Slice rolls and place cookies on greased cookie sheets. Bake at 350 degrees until lightly brown.
1 cup chopped onion
½ cup chopped green peppers
1 clove garlic, crushed
2 Tbsp. oil
Three 8 oz. cans Hunt’s tomato sauce with mushrooms
1/4 cup rice
1 can shrimp
2 to 7 oz. canned tuna, drained
1 tsp. salt
1 bay leaf
1/4 tsp. thyme
1 qt. hot water
Sauté onion, pepper in oil. Add other ingredients and bring to a boil. Cover and let simmer for one hour. Remove bay leaf before serving. Serves 4 to 6.
2 cups sugar
4 Tbsp. cocoa
2 Tbsp. white corn syrup
2/3 cup milk or cream
2 Tbsp. butter
½ tsp. baking powder
½ to 1 tsp. vanilla
Nuts, if desired
Ideal temperature for the fudge is 235 degrees.
Mix sugar and cocoa, add corn syrup and cream. Cook, stirring occasionally, until sugar has dissolved. Cook and stir occasionally until it forms a softball in cold water. Remove from stove, add butter, baking powder and vanilla.
Allow to cool partially, then beat until thick (not too thick to pour in pan). Cool and cut into serving pieces.
Graham cracker crust:
½ cup graham cracker crumbs
1/4 cup butter, melted
8 oz. cream cheese softened
½ cup sugar
1 Tbsp. lemon juice
1 tsp. vanilla
Dash of salt
1 cup sour cream
2 Tbsp. sugar
½ tsp. vanilla
To make crust, combine graham cracker and melted butter. Pat into the bottom of a spring-form pan or deep dish pie plate.
For filling, beat cheese, adding sugar and eggs. Add lemon juice and, vanilla and salt. Pour over crust.
Combine topping ingredients and spoon over filling.
Bake at 325 degrees until filling is set. Can add fruit to the top, if desired.
2 lbs. pork, cut into pieces about 2 inches long and 1 ½ inches thick
½ cup vinegar
1 head garlic, pounded
1 tsp. black pepper, ground
4 tsp. salt or soy sauce to taste
2 cups water
1 Tbsp. lard (or shortening)
Place pork in a large saucepan. Add vinegar, garlic, pepper, salt or soy sauce and water. Cover and cook slowly until most of the soup has evaporated and only a fourth of a cup remains.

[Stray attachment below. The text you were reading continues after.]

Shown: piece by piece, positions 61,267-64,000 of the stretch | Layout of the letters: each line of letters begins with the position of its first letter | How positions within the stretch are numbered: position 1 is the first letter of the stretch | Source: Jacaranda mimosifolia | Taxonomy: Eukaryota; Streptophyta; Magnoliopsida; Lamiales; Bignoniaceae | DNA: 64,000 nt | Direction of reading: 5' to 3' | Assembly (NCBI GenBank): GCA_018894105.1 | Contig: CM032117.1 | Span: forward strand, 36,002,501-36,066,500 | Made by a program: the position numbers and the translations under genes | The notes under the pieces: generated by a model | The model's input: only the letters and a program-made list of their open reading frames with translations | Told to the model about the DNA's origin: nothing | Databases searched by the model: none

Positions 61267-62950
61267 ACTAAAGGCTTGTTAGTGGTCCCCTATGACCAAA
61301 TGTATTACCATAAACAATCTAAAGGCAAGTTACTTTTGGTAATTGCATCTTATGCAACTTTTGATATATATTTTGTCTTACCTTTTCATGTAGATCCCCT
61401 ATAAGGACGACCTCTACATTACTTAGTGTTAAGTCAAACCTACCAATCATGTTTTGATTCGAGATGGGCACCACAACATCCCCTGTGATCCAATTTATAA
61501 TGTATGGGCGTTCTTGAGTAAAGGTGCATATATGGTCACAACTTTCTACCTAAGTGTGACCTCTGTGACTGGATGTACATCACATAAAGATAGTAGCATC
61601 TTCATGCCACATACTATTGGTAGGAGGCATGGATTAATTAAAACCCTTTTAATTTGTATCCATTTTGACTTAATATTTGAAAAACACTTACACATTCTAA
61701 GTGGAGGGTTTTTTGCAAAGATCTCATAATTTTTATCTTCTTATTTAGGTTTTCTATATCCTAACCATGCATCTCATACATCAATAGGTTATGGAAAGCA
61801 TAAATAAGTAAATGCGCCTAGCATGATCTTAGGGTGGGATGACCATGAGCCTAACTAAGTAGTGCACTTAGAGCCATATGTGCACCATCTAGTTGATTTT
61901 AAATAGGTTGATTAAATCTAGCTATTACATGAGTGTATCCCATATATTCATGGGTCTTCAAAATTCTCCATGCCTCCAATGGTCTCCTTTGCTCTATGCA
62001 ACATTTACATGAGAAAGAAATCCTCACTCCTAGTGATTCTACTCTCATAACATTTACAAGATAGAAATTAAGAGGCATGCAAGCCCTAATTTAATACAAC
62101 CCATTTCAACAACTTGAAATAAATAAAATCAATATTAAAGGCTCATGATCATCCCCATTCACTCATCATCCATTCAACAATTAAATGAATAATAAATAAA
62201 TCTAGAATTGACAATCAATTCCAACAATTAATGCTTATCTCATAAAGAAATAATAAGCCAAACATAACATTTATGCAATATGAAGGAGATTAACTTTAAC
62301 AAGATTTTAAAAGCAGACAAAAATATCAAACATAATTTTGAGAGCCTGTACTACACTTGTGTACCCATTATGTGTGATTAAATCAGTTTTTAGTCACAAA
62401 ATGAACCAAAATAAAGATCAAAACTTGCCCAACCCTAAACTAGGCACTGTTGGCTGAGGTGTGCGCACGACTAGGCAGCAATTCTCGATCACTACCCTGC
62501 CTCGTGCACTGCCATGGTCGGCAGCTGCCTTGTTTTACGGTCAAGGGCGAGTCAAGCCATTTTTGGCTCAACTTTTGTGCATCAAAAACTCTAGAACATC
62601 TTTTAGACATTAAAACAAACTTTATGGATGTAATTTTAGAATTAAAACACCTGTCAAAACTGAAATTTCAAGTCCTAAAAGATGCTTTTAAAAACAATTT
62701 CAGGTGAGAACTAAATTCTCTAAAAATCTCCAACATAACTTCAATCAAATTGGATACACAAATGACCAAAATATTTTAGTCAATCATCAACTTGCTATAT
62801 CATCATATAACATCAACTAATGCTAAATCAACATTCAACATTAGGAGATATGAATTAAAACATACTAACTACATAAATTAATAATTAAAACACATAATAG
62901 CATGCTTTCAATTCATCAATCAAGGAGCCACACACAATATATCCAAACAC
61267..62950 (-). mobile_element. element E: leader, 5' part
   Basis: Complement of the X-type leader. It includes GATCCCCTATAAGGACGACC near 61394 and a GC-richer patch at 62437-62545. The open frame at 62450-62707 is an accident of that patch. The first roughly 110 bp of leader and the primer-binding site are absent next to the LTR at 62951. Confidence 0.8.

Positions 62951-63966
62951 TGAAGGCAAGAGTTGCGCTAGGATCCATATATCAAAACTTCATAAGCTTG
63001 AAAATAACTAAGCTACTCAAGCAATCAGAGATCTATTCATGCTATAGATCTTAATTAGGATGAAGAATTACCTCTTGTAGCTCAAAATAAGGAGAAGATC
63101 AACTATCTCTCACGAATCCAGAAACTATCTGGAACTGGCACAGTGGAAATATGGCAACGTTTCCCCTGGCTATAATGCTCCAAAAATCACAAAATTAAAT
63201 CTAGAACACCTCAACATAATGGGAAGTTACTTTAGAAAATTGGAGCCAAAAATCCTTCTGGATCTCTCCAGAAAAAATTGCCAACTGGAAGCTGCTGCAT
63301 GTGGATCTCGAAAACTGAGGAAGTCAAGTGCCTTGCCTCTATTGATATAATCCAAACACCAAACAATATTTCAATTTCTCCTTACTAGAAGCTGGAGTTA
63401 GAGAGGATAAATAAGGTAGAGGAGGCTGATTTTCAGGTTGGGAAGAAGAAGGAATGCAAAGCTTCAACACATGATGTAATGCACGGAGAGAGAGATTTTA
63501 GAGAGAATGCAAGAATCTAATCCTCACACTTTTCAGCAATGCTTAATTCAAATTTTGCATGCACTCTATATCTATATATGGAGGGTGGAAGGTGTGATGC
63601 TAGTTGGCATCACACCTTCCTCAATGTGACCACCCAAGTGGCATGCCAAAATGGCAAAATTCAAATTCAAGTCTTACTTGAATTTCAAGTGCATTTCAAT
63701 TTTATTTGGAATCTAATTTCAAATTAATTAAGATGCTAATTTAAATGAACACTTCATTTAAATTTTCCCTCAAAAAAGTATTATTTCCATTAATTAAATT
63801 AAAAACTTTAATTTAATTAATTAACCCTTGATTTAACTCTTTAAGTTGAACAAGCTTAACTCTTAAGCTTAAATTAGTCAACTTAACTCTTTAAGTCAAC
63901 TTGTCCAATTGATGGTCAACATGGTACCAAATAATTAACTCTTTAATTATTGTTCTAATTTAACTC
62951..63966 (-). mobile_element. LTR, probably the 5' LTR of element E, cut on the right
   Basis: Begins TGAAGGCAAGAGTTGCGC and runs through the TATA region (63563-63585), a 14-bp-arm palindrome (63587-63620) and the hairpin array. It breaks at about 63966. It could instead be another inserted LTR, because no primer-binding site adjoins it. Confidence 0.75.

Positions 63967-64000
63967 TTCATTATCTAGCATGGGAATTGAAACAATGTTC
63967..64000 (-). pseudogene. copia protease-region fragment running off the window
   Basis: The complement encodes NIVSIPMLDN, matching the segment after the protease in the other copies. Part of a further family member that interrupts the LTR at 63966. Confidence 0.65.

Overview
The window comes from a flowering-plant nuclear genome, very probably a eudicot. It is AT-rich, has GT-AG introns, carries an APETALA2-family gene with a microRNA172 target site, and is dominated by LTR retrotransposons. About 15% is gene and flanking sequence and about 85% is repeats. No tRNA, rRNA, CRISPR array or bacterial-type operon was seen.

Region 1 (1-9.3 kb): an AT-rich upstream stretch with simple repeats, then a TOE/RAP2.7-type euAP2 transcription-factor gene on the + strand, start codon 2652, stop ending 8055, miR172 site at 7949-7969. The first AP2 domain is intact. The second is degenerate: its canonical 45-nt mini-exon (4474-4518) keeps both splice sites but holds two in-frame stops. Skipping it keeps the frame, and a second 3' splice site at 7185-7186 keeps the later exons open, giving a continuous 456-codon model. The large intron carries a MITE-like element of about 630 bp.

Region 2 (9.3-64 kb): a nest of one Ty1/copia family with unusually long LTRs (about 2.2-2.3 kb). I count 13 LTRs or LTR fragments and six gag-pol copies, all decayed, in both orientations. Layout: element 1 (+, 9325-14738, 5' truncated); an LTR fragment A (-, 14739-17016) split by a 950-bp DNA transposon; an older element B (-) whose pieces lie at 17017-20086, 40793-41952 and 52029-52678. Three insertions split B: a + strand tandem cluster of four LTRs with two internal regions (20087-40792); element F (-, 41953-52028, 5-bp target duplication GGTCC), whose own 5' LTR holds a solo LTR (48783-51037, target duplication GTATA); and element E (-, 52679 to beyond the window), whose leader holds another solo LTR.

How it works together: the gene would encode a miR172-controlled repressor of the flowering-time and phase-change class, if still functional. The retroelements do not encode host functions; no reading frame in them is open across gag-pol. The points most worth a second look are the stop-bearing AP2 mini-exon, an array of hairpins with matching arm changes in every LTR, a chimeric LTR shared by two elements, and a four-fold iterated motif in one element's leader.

Drain the soup in a cup and separate the pieces of garlic from the pork and fry in oil until brown. Add the pork and fry until brown. Add the soup and simmer five minutes. Serve hot. Delicious over rice.
Three golden delicious apples, cut into small pieces
Fresh pineapple, cubed, and a little sweet juice
Celery, finely chopped
Kiwi fruit, sliced
Combine fruit, celery and nuts. Mix mayonnaise with a little pineapple juice. Pour over fruit mixture and stir.
3 eggs ( separate yokes from egg whites)
½ cup sugar
½ pint whipping cream
1 Tbsp. gelatin soaked in about 1/4 cup sherry, then dissolve gelatin/sherry in about 1/4 cup boiling water
Whip cream until stiff.
Whip egg whites until stiff.
Add sugar to egg yolk mixture. Then pour dissolved gelatin into mixture and add quickly fold in whipped cream. Fold in egg whites and refrigerate until firm.
Note: Do not consume raw eggs if you are an expectant mom or have health issues.
Sweet Potato Casserole
3 cups mashed sweet potatoes
1 cup sugar
½ cup milk
½ tsp. salt
1 tsp. vanilla
1 cup pecans
1 cup light brown sugar
½ stick butter
½ cup flour
Combine sweet potatoes, sugar, eggs, milk, salt and vanilla and beat until well blended. Pour into greased casserole dish. Combine topping ingredients and sprinkle over sweet potatoes. Bake 30 to 40 minutes at 350 degrees.